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- Regulation is only necessary if you think that cyber vulnerabilities of CI are an existential threat. We would not be thinking of a new regulatory scheme just to deal with cyber crime. The entire premise of the pro-regulation argument is that large swathes of our CI are vulnerable to, say, Chinese attack. But that’s not an accurate assessment of the actual risk – either right now or any time in the near to mid-term.
- Regulation is also not the only way that governments deal with externalities. We sometimes deal with them through other means like subsidies, taxes, and the imposition of liability. And sometimes, if the costs of fixing the externality are greater than the costs imposed by the externality, we just live with it. In general, regulation is one of the less effective methods – it is subject to well-known risks of regulatory capture and information asymmetry that make it a poor choice of methodology for dealing with externalities.
- Regulation is an especially poor choice for use in a dynamic and changing environment where the performance standards we might develop today are almost certainly irrelevant to the architecture of the Internet as it will exist in, say, three years. The mean time to significant regulation in the US is 18-24 months. In that time the speed of processing on the network doubles and the cost of data storage declines by half.
- No Federal agency is suitable to lead this regulatory effort. DHS is not a regulatory agency and their one major regulatory program (the Chemical Facility Anti-Terrorism Standards program – CFATS) is mired in bureaucratic failure. Other civilian agencies (like Commerce or the FTC) with some relationship to cyberspace jurisdiction lack both the breadth of authority and the technical expertise. And the only agencies with adequate cybersecurity know-how are military agencies (NSA and Cyber Command, principally) who are not regulatory agencies at all and who we ought to be reluctant to give a lead role in defining the architecture of an essentially civilian enterprise.
- The entire focus of the proposed regulatory structure is misguided. It recapitulates a Maginot Line type mentality that posits that adequate protection can prevent cyber intrusions. One may read the entirety of Title I of the Lieberman-Collins bill without seeing the word “resiliency” anywhere within its text. The structure of the statute reflects the fact that our lawmakers seem to misconceive what cybersecurity is and ought to be. That category mistake gives me a healthy skepticism that we understand the real root of the problem – a necessary predicate to legislation.
- Plenty of regulations already exist in this sphere and their track record is modest at best. But to the extent that we think regulation is efficacious, we are already doing it. NERC now sets cybersecurity standards for the electric industry, for example, and the CFATS program I mentioned above already has cybersecurity performance standards for the chemical industry. [And, yes, I do realize that this point cuts a little both ways – to the extent we already have regulation, what is the harm in the bill? It may be none, but I suspect that the answer is the dreaded “extra layer of bureaucracy” with DHS approving NERC standards.]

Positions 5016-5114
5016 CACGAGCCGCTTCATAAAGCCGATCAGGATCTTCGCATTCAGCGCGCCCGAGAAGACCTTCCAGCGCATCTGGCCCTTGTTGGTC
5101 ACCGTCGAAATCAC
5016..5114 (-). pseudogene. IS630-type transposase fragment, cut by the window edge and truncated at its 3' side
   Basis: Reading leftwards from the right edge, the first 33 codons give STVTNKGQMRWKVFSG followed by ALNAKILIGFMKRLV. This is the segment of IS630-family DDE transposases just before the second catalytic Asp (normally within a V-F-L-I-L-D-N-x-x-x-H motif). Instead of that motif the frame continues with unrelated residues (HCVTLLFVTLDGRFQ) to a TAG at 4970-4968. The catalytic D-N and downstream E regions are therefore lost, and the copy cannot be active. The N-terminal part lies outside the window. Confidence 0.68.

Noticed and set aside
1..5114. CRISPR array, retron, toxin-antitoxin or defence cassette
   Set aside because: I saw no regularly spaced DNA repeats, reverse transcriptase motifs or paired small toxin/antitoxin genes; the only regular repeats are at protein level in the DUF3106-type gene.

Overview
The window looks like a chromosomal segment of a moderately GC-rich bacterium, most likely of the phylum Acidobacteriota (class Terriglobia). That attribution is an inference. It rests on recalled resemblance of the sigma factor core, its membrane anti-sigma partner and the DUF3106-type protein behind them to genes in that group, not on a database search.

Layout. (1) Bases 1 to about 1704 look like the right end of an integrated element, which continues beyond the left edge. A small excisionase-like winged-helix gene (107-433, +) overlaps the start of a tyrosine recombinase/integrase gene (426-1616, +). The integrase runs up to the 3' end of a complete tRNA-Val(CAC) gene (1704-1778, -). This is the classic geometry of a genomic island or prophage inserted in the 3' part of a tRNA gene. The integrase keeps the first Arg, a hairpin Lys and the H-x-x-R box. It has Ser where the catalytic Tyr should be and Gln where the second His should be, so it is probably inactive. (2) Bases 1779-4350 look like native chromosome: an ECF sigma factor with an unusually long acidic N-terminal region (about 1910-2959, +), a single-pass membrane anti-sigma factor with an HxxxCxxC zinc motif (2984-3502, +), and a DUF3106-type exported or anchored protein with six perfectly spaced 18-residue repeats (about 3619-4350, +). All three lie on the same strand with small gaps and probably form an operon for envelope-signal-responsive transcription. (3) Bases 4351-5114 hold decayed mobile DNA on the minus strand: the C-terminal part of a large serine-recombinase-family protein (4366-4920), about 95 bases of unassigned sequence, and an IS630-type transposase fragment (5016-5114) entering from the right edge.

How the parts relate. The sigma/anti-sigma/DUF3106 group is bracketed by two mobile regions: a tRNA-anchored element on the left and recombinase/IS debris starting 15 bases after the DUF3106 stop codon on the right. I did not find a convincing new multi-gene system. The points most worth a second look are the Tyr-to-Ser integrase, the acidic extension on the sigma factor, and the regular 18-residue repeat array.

- Finally, the rush to Federal regulation will have significant adverse effects on Internet governance and our international posture. Cyberspace is a borderless domain and an American regulatory system will not mix well with that structure:
- Border effects – what if US performance standards are not consistent, say, with Canadian? Will protection of our unified electric grid suffer?
- Fracturing the Network and the Market – US security standards, if we set them, will almost certainly result in the growth of such standards in other parts of the world. There is every reason, however, to expect that American standards will not become universal. Rather they will be different from European standards or Asian ones. To the extent embedded in system architecture the varying standards threaten the universality of the network. To the extent not, these varying standards will “only” be a regulatory burden borne by companies, stifling innovation and reducing profit margins.
- Internet freedom will suffer. Already, China argues that its regulation of the internal Chinese cyber domain is “just like” our use of NIST to set standards. We may comfortably laugh that off now, but we will have a much harder time making the public case for internet freedom of public expression if our own security standards run at all in the direction of, say, identification requirements (as they likely will).